A hands-on performance management guide for SMEs
Christian Rois and David Zechner are consultants at EDELWEISS CONSULTING – a leading consultancy company based in Austria. Christian is an entrepreneur, co-founder and managing partner at EDELWEISS CONSULTING, consulting executives in IT, Finance, NPOs and the public sector. David is a consultant, certified trainer, and overall an IT person with a hands-on mentality and passion for change management. In this Voices of OKR piece Christian and David explain how small organizations can ensure that OKRs are not perceived as cumbersome and obstructive. Instead, they clarify which parts of OKRs are essential, which are add-ons or maybe even harmful if implemented too fast.
Today’s small businesses
The success and resilience of an organization depend on its performance. Performance can be described as a process of an organization turning its goals into results. Therefore, everyone in the organization should first and foremost know the overall goal(s). Secondly, each person should contribute to the organizational goals with his or her actions.
One would think that specifically small organizations are good at focusing on clear common objectives. Actually, established routines and grown structures in small organizations often tempt people to do things the same way over and over again. This means that teams are hesitant to make any changes (because they are firmly anchored).
To grow, small organizations need to be able to move and react quickly. Digitalization ensures constant exchange of real-time information in uninterrupted continuation and requires permanent readiness to adapt. For many companies, especially small ones, change and associated crises have thus become the norm. They are desperately seeking to alter their management and goal management systems so that disruption can be anticipated and dealt with quickly.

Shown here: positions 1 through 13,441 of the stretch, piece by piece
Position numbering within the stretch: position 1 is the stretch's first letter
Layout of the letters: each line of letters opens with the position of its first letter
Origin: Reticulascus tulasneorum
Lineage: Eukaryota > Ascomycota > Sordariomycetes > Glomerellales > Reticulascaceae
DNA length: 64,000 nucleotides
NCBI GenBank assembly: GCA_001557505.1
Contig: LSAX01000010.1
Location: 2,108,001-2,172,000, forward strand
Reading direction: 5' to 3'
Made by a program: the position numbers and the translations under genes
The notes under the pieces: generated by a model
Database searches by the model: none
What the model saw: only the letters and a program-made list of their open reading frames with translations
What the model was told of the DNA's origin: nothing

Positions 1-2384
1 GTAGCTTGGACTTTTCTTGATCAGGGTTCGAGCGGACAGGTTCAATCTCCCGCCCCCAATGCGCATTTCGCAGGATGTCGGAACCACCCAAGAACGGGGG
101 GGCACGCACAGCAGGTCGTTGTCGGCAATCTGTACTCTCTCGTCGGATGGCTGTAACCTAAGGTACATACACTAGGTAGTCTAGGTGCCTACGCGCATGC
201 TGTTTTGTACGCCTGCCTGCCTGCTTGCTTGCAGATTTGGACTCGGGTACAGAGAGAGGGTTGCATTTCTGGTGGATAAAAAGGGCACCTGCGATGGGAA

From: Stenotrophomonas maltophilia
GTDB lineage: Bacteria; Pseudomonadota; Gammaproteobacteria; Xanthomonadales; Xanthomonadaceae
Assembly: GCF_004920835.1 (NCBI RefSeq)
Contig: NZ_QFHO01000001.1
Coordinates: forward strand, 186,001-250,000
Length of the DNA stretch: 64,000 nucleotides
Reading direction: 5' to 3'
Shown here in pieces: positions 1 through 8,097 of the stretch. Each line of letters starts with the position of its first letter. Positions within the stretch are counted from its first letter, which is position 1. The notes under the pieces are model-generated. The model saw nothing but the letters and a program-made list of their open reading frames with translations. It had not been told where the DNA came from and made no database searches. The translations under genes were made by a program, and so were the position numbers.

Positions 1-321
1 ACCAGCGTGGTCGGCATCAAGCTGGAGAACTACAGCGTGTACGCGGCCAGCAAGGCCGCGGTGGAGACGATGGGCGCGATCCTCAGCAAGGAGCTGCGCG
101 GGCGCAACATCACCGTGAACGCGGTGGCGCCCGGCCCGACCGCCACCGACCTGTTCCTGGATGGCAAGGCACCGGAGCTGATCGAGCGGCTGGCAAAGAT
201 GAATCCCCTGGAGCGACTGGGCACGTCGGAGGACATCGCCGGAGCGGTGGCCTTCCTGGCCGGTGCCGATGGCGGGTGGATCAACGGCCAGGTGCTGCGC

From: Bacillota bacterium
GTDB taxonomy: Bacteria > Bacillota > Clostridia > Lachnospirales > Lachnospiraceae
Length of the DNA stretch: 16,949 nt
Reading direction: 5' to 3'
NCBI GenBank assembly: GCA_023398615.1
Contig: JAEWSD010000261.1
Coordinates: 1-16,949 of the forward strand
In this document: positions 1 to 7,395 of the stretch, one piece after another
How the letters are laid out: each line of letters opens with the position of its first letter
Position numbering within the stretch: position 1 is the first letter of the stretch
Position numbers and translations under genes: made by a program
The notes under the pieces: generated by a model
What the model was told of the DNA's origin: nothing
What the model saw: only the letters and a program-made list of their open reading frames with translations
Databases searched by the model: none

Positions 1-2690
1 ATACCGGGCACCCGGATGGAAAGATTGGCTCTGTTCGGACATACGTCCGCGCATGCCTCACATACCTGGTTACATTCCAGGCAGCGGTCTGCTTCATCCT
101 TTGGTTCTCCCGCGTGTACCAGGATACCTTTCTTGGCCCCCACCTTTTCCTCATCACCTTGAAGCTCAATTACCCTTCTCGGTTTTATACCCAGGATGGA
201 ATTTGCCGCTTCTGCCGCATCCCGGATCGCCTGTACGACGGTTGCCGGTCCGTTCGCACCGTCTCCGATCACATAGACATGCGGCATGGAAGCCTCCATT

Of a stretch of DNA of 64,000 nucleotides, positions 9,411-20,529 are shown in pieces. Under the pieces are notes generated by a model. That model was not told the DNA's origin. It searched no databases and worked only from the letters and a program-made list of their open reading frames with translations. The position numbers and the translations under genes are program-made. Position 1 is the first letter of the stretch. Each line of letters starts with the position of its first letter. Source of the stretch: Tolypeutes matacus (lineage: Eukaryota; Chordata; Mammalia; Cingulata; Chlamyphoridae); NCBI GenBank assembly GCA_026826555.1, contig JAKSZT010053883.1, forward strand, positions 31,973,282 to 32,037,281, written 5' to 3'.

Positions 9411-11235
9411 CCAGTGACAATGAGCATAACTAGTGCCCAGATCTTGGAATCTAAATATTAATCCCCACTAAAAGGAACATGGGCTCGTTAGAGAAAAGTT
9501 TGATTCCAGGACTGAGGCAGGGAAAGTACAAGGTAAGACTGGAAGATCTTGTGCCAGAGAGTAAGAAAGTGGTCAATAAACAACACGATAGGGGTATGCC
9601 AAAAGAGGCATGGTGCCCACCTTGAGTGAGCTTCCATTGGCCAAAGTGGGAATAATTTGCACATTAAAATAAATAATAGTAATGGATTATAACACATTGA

Consultants are suggesting that organizations can find the holy grail of performance management by implementing Objectives and Key Results. More often than not, OKR implementation fails, and the new methodology is perceived more burdensome, than helpful. We would like to share the following insights on how small and medium enterprises can prevent such situations and establish a successful Performance Management System like OKRs based on their previous successes.
Exaggerated expectations of OKRs
Organizations are asking OKRs to do too many things at once.
Tip for beginners #1: Try the methodology out in individual business areas like marketing or while introducing a new product.
Interlinking the Objectives
It is a big challenge to connect company objectives with daily work of every individual. One of the main reasons is that OKRs are hardly suitable to manage all objectives of an organization or even a team. They support the prioritization of work far more. Focusing on the most critical organizational goals makes it more manageable to achieve these goals (instead of a bulk of goals on different management layers, which are not correlated).
Tip for beginners #2: OKRs are great to be used in companies with several teams with different tasks which are interrelated to take a step towards goal alignment.
Difference between Objectives and Key Results
Objectives should define clear outcomes. They should be formulated in a concrete, precise, well-defined, and execution-oriented way. The first central question to define your Objectives is: “Where do I want to go?” and then to develop a feasible plan in the form of “Key Results” that outlines how the organization will achieve the desired Objectives. “One thing remains fundamental, Objectives and Key Results must be measurable.” (Doerr, 2018).
Tip for beginners #3: Used correctly, Objectives and Key Results are a great way to set goals with important milestones and to make them measurable. Another important thing is to not define routine tasks as goals.
Complexity and task-intensity of OKRs
Defining the Objectives personally, coordinating them with others and then visualizing them transparently for everyone takes much time. Processes need to be automated and take as little time and effort as possible or acceptance will suffer.
Tip for beginners #4: A strong urge to get it “just right” according to the core doctrine does more harm than good. Form follows content: better a good goal that is badly verbalized than a bad goal wrapped in perfect words.
In summary, the OKR methodology must be seen clearly with its advantages and disadvantages. Compare it to any standards of project management – a perfectly constructed project manual will still not guarantee a perfect project outcome. Therefore, add a dose of the pragmatism that has made the company prosper, and OKRs really will help to focus on your organization’s holy grail.
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